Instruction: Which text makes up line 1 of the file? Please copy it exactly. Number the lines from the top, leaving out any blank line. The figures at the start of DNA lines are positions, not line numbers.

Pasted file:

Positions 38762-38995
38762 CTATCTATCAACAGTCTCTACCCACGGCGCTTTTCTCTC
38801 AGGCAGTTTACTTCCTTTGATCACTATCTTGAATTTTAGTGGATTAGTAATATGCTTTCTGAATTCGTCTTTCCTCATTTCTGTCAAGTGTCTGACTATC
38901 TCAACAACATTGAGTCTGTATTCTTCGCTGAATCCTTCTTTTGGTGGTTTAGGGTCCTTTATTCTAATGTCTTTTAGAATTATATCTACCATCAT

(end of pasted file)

Positions 38762-38995